Tuesday, January 24, 2012

How Can I Repair My Credit Score After Bankruptcy?

Your credit score is an important number that determines your rate of interest on loans and credit cards. The question of what happens to your credit score in the event you file bankruptcy a common one in my Kansas City bankruptcy consultations. Filing for bankruptcy will affect your credit score, but just how it affects your score depends on a number of factors.
An important thing is to first understand is how your credit score is calculated. The most common score used is the FICO score. The score, the 3-digit number, is calculated using several different inputs. The largest portion of the score is based on your payment history (35%); followed by your overall debt level, or amount you owe (30%); the actual length of your credit history (15%); the number of inquiries, also known as new credit, (10%); and closed out by your mix of credit (10%). A detailed explanation of a FICO score breakdown can be found here:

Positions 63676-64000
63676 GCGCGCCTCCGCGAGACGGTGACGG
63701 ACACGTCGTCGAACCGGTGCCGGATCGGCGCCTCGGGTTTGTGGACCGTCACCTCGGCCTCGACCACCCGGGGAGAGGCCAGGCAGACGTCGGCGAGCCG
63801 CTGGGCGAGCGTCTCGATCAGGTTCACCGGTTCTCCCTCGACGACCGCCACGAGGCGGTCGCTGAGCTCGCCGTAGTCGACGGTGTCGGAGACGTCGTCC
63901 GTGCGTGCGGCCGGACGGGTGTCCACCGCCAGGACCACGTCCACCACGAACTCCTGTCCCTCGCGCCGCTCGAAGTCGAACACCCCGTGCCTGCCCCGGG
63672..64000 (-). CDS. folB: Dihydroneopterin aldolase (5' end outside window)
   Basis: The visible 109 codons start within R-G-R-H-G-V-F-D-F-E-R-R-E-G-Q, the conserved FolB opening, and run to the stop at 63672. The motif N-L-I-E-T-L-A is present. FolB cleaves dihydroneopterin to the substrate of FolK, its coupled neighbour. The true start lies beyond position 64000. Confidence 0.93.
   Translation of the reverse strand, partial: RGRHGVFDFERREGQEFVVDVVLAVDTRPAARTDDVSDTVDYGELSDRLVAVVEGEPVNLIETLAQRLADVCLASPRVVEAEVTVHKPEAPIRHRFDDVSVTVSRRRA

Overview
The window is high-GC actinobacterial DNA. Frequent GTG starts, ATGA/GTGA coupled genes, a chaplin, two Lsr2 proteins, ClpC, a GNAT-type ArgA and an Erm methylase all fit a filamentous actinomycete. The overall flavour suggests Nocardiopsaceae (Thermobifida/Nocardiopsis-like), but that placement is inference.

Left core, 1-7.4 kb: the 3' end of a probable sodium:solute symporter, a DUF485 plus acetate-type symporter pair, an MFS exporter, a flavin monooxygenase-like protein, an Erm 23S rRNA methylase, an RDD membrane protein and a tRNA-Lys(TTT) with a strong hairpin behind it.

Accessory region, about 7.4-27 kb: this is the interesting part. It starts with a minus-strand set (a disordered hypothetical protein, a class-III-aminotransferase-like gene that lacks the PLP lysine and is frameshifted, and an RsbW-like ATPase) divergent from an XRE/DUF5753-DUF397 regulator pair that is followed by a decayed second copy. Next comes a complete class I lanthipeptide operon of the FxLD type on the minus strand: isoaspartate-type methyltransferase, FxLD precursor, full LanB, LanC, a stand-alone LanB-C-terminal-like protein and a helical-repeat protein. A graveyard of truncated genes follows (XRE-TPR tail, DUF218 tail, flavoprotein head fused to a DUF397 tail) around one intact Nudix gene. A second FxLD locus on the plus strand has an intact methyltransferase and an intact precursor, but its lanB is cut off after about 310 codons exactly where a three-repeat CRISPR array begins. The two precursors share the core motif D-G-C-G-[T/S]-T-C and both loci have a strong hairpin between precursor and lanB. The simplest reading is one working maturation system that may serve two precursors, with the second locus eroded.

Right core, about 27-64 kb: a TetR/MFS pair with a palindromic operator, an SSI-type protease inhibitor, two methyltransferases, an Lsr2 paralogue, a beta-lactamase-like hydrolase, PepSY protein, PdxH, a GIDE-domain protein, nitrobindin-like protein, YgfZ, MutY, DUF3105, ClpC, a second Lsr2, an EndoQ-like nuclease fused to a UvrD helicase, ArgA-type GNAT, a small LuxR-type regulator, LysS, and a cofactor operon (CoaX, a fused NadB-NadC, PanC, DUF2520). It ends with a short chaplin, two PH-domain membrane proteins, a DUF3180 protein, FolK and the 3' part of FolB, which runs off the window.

If your credit score is already poor due to delinquent accounts, filing for bankruptcy won’t be a huge hit to your score. The reason for this is because once your debt is discharged, your creditors must update your credit report to reflect the account as being “discharged in bankruptcy” and must change the balance owing to “$0”, and all ongoing derogatory reporting must permanently cease. So the 30% portion of your FICO score which is "what you owe" will actually improve.
On the other hand, if you have remained current on all your payments and your credit score is immaculate, your credit score will take more of a hit after filing bankruptcy. However, many clients find that discharging the debt they may otherwise never be able to pay off is worth it. In the big picture, there are things you can do to improve your score after filing bankruptcy, and if you are facing debt that has become unmanageable, a temporary hit to your FICO score may be a worthy tradeoff for a more manageable financial future.
While filing for bankruptcy protection will affect your credit score, it may not be as negative as you assume. In the long term, bankruptcy can be the best path to a solid financial future. A good option is to consult with a lawyer who can look at your financial situation and give you options to consider, one of which may be bankruptcy.
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